top of page

On Telling the Whole Story

The job of a historical society is to keep history for its community, all of it. The Pomona Valley has been the home of a multi-ethnic community since the day the Vejars and the Palomares stepped into the valley. Indigenous peoples, Mexicans, Spaniards, Europeans, African Americans, Asians, Muslims, and more have made their lives here, raised their families, and worked hard. All of them contributed to the growth of this city. All of them are our history.

It is easy to talk about the "good old days," but have we done ourselves a disservice when we don't remember the unfairness, the cruelty, the poverty? History is supposed to teach us so that we don't repeat the mistakes of the past. While we want to commemorate the beautiful parts of history, we must look unblinkingly at the parts that weren't good. As citizens of Pomona, we cannot change the past, but we can change the future. We can use our history to learn how to treat everyone fairly. As we move forward, the Historical Society of Pomona Valley will do its best to provide all of you a clear-eyed view of our history to do just that.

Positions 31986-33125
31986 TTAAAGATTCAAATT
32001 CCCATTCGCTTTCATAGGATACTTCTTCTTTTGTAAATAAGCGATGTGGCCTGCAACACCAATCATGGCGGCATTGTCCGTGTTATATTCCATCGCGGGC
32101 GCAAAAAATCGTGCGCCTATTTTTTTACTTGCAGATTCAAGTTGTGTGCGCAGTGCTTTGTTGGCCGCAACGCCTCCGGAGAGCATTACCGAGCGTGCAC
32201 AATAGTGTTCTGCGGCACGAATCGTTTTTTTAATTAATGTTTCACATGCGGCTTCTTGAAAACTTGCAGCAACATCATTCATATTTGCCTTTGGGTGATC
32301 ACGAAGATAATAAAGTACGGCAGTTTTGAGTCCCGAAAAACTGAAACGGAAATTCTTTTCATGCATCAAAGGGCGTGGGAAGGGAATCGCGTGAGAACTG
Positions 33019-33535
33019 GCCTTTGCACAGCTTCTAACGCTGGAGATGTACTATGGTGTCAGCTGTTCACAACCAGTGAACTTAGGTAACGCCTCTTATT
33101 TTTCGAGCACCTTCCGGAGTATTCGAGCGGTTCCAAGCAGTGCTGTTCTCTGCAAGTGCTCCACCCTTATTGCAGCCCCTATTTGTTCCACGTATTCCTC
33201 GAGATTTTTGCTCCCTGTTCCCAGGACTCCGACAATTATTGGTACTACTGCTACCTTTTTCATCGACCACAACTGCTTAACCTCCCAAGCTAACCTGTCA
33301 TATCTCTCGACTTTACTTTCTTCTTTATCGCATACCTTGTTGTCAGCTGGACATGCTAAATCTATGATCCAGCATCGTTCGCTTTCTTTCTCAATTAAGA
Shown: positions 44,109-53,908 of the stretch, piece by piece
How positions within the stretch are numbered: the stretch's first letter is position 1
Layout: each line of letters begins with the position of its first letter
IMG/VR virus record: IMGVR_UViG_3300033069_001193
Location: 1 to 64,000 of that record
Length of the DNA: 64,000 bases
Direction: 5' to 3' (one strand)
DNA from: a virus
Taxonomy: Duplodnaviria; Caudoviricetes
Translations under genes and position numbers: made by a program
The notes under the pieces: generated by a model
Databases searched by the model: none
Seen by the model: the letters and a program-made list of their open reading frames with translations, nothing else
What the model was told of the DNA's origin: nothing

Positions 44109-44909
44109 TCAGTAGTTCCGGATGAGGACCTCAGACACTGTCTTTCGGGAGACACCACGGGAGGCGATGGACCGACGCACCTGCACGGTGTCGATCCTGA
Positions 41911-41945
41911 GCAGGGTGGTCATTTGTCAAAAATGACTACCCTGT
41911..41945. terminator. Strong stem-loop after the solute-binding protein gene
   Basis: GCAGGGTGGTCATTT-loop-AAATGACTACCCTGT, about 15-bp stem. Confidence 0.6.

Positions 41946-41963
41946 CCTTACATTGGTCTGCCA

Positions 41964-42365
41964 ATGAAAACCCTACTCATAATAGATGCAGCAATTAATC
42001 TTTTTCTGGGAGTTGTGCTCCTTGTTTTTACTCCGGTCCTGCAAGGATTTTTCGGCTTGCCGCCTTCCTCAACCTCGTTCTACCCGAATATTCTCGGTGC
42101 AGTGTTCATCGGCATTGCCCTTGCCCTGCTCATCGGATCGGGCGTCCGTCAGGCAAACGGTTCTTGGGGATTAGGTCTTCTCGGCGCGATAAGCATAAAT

Pomona has a long history of civic engagement and even protest. Here, parents and students are picketing outside of Pomona Unified School District in 1962. Without more research we cannot yet say exactly what happened here, but reports are that a Vice Principal at a PUSD school had shown prejudice toward African American students.

The citrus industry was a key part of the Pomona Valley economy for decades, but we often hear little about the workers who actually made the industry run, like this 1936 packinghouse worker grading fruit. (Image Courtesy of Pomona Public Library.)

Pictured here in 1917 only a few years before his death, Jose Antonio Perez was a critical but often overlooked part of Pomona history. He worked as a foreman for Louis Phillips and was an integral part of the Phillips Ranch's success.

Mer Yum Vin Chung (pictured here in 1893) operated a laundry and a dry goods store when Pomona had a Chinatown north of Main Street. We will share more information about this in a subsequent post, but Chinese Pomonans were forced to leave Pomona due to racial harassment.

441 views0 comments

Recent Posts

See All


bottom of page